UPDATE, FRIDAY 2:35 AM PT: After hitting torrent sites within an hour of being made legally available on Sony’s official partner platforms in the U.S. on Wednesday, The Interview was a fast target for illegal downloads. Torrent Freak has updated figures saying the film was accessed more than 750,000 times around the world in the first 20 hours. While it’s not clear if that includes statistics out of Asia, Reuters is now reporting that the film was viewed at least 300,000 times on one video sharing platform in China, and was also being seen in South Korea. The film’s international theatrical or VOD release plans are still unclear, but it was not scheduled to open in moviehouses anywhere in Asia.
China is North Korea’s most significant ally and according to Reuters, most of the viewers there said they watched The Interview out of curiosity following the crippling cyberattack against Sony. “It doesn’t matter whether the film is any good, it’s become something everyone has to see,” wrote one Weibo user.
If it hasn’t already happened, it could just be a matter of time before the film makes its way into North Korea whose Supreme Leader, Kim Jong-un, is lampooned in the movie. Seo Jeong-nam, a film professor who researches North Korean propaganda at South Korea’s Keimyung University, recently told Bloomberg, “The biggest headache for Kim is that a memory stick the size of a fingertip can now go into the country carrying a dozen foreign-made films… North Koreans watching films smuggled from China has become an irreversible trend.”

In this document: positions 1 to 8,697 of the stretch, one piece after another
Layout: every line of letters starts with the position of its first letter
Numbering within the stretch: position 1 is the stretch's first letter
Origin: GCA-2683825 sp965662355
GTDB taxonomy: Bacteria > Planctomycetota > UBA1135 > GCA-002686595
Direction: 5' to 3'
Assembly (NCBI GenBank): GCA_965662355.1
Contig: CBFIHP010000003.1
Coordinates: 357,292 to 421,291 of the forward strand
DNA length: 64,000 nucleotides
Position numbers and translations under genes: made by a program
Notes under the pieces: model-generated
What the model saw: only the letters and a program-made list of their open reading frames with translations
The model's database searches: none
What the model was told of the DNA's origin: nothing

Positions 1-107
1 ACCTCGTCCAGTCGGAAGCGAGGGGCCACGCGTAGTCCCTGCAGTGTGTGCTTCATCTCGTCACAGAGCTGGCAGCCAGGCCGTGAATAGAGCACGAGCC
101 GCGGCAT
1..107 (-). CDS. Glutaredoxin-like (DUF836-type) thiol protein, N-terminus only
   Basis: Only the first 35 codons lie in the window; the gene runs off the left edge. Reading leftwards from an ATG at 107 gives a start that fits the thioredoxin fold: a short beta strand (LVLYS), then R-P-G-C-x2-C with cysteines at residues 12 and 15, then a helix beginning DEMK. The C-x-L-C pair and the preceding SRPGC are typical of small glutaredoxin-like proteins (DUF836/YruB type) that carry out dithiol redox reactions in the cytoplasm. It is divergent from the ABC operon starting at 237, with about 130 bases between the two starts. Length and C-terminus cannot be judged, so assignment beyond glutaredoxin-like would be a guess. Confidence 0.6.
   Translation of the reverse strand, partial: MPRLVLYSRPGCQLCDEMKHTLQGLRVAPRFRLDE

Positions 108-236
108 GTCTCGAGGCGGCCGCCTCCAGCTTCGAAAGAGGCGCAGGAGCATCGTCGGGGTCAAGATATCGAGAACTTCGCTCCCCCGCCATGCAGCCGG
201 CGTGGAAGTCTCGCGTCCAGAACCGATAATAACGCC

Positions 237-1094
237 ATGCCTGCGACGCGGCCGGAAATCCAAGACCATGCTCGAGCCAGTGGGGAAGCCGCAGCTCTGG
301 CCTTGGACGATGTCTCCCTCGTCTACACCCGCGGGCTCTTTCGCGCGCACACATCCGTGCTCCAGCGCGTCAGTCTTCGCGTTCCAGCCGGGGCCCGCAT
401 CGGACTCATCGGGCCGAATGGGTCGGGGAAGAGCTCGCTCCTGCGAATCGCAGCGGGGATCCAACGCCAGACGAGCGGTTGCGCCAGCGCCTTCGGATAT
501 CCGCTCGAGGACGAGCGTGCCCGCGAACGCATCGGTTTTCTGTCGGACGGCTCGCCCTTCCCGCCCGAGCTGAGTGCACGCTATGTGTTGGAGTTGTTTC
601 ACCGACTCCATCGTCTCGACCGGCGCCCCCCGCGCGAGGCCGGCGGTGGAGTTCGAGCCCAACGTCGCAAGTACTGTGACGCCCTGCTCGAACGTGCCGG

PREVIOUS, THURSDAY 5:47 AM: With The Interview now officially available online in the U.S., pirates have illegally, however predictably, planted the film on several file-sharing sites with global access. According to TorrentFreak, the movie started appearing yesterday within an hour of being uploaded in the States to Sony’s official platform partners including YouTube, Google Play and XBox Video; but it was not available abroad. At the time of the report, at least 200,000 people had downloaded the controversial title within the first 10 hours and the number was rapidly growing.
The international theatrical rollout had been scheduled to begin in Iraq and Lebanon on Christmas Day with other markets joining in throughout January and February, before all release plans were initially scrapped. The current international status is unclear (although a look through today’s Beirut movie listings confirms no sign of the film).
Meanwhile, other copies may also have been circulated given tech issues at Kernel, the site powering the digital release in the U.S. According to The Verge, people who spent $5.99 to rent the movie over 48 hours were able to simply share the URL while an unprotected copy could also be saved. Kernel was working on a fix last night, it said.